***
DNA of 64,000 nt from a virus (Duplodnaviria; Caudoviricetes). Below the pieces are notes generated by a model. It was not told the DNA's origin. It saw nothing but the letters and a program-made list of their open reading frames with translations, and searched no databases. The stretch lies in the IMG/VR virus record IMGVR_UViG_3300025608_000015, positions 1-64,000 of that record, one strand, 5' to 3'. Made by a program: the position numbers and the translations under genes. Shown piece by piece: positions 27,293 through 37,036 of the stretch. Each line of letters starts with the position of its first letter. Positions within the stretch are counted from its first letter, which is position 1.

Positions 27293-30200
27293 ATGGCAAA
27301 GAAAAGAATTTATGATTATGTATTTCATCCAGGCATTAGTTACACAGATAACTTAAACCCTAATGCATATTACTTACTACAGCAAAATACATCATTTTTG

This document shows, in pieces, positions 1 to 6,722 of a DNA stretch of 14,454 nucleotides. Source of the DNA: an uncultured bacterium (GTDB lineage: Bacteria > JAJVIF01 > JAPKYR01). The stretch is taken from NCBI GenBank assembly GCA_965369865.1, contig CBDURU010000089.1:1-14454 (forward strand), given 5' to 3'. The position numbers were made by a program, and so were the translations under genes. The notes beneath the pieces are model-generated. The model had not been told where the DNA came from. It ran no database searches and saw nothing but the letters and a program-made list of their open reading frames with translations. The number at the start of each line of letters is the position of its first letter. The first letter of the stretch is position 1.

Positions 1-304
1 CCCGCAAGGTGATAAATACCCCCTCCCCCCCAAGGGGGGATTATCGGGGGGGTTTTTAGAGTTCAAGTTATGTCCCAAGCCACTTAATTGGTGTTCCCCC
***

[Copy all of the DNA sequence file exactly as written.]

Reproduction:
DNA of 64,000 nt from a virus (Duplodnaviria; Caudoviricetes). Below the pieces are notes generated by a model. It was not told the DNA's origin. It saw nothing but the letters and a program-made list of their open reading frames with translations, and searched no databases. The stretch lies in the IMG/VR virus record IMGVR_UViG_3300025608_000015, positions 1-64,000 of that record, one strand, 5' to 3'. Made by a program: the position numbers and the translations under genes. Shown piece by piece: positions 27,293 through 37,036 of the stretch. Each line of letters starts with the position of its first letter. Positions within the stretch are counted from its first letter, which is position 1.

Positions 27293-30200
27293 ATGGCAAA
27301 GAAAAGAATTTATGATTATGTATTTCATCCAGGCATTAGTTACACAGATAACTTAAACCCTAATGCATATTACTTACTACAGCAAAATACATCATTTTTG

This document shows, in pieces, positions 1 to 6,722 of a DNA stretch of 14,454 nucleotides. Source of the DNA: an uncultured bacterium (GTDB lineage: Bacteria > JAJVIF01 > JAPKYR01). The stretch is taken from NCBI GenBank assembly GCA_965369865.1, contig CBDURU010000089.1:1-14454 (forward strand), given 5' to 3'. The position numbers were made by a program, and so were the translations under genes. The notes beneath the pieces are model-generated. The model had not been told where the DNA came from. It ran no database searches and saw nothing but the letters and a program-made list of their open reading frames with translations. The number at the start of each line of letters is the position of its first letter. The first letter of the stretch is position 1.

Positions 1-304
1 CCCGCAAGGTGATAAATACCCCCTCCCCCCCAAGGGGGGATTATCGGGGGGGTTTTTAGAGTTCAAGTTATGTCCCAAGCCACTTAATTGGTGTTCCCCC